Assess the Other Party’s Target, Resistance Point, and Costs of Terminating Negotiations • Indirectly – Determine information opponent used to set: • Target • Resistance points • Directly – Opponent reveals the information 4-37 Manage the Other Party’s Impressions • Screen your behavior: – Say and do as little as possible • Direct action to alter impressions – Present facts that enhance one’s position 4-38 Modify the Other Party’s Perceptions • Make outcomes appear less attractive • Make the cost of obtaining goals appear higher • Make demands and positions appear more or less attractive to the other party – whichever uits your needs 4-39 Manipulate the Actual Costs of Delay or Termination • Plan disruptive action – Raise the costs of delay to the other party • Form an alliance with outsiders – Involve (or threaten to involve) other parties who can influence the outcome in your favor • Schedule manipulations – One party is usually more vulnerable to delaying than the other 4-40 Positions Taken During Negotiations • Opening offers – Where will you start? • Opening stance – What is your attitude? • Competitive? Moderate? • Initial concessions – Should any be made? If so, how large? 4-41 Positions Taken During Negotiations The role of concessions – Without them, there is either capitulation or deadlock • Patterns of concession making – The pattern contains valuable information • Final offers (making a commitment) – “This is all I can do” 4-42 Commitments: Tactical Considerations • Establishing a commitment – Three properties: • Finality • Specificity • Consequences • Preventing the other party from committing prematurely – Their commitment reduces your flexibility 4-43 Ways to Create a Commitment • • • • Public pronouncement Linking with an outside base Increase the prominence of demands Reinforce the threat or promise 4-44 Commitments:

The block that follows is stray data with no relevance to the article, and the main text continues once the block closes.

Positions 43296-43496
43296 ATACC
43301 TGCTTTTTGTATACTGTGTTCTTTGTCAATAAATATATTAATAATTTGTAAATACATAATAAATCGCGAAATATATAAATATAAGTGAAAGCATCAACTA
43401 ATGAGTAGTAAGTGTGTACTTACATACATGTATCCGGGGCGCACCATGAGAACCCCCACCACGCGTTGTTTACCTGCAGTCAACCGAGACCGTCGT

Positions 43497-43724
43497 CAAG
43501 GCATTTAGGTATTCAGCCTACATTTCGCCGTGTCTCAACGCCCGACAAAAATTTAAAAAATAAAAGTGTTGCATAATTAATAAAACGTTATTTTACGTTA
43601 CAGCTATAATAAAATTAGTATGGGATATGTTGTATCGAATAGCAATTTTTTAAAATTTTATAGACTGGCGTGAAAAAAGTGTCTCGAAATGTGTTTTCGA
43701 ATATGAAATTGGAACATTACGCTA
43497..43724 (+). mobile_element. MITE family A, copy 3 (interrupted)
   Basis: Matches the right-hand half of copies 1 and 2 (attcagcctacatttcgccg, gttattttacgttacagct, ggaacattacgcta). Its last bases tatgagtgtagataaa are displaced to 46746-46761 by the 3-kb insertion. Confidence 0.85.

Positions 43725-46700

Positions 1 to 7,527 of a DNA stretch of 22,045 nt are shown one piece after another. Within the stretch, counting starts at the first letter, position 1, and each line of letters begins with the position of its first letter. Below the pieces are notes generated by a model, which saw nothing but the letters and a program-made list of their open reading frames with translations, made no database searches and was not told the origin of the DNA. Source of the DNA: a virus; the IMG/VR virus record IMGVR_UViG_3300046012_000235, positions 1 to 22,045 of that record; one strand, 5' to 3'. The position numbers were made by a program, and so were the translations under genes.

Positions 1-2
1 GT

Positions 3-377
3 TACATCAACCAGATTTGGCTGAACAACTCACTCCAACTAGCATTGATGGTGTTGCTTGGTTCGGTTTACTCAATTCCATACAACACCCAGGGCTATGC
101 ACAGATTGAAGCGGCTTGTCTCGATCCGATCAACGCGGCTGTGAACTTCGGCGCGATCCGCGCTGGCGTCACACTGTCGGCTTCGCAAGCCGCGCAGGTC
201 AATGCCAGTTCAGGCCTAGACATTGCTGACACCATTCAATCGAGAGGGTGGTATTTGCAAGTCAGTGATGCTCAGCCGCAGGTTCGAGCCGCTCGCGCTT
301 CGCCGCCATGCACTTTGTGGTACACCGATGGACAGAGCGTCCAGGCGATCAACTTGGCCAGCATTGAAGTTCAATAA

Tactical Considerations • Ways to abandon a committed position – – – – Plan a way out Let it die silently Restate the commitment in more general terms Minimize the damage to the relationship if the other backs off 4-45 Closing the Deal • • • • • Provide alternatives (2 or 3 packages) Assume the close Split the difference Exploding offers Deal sweeteners 4-46 Dealing with Typical Hardball Tactics • Four main options: – Ignore them – Discuss them – Respond in kind – Co-opt the other party (befriend them) 4-47 Typical Hardball Tactics • Good Cop/Bad Cop • Lowball/Highball • Bogey (playing up an issue of little importance) The Nibble (asking for a number of small concessions to) 4-48 Typical Hardball Tactics • • • • Chicken Intimidation Aggressive Behavior Snow Job (overwhelm the other party with information) 4-49 Summary Negotiators need to: • Set a clear target and resistance points • Understand and work to improve their BATNA • Start with good opening offer • Make appropriate concessions • Manage the commitment process CHAPTER THREE Strategy and Tactics of Integrative Negotiation 4-51 What Makes Integrative Negotiation Different? • Focus on commonalties rather than differences • Address needs and interests, not positions Commit to meeting the needs of all involved parties • Exchange information and ideas • Invent options for mutual gain • Use objective criteria to set standards 4-52 Overview of the Integrative Negotiation Process • Create a free flow of information • Attempt to understand the other negotiator’s real needs and objectives • Emphasize the commonalties between the parties and minimize the differences • Search for solutions that meet the goals and objectives of both sides 4-53 Key Steps in the Integrative Negotiation Process • Identify and define the problem • Understand the problem fully – identify interests and needs on both sides Generate alternative solutions • Evaluate and select among alternatives 4-54 Claiming and Creating Value 4-55 Identify and Define the Problem • Define the problem in a way that is mutually acceptable to both sides • State the problem with an eye toward practicality and comprehensiveness • State the problem as a goal and identify the obstacles in attaining this goal • Depersonalize the problem • Separate the problem definition from the search for solutions 4-56 Understand the Problem Fully— Identify Interests and Needs • Interests: the underlying concerns, needs, desires, or fears that motivate a negotiator Substantive interests relate to key issues in the negotiation – Process interests are related to the way the dispute is settled – Relationship interests indicate that one or both parties value their relationship – Interests in principle: doing what is fair, right, acceptable, ethical may be shared by the parties 4-57 Observations on Interests • There is almost always more than one • Parties can have different interests at stake • Often stem from deeply rooted human needs or values • Can change • Numerous ways to surface interests • Surfacing interests is not always easy or to one’s best advantage 4-58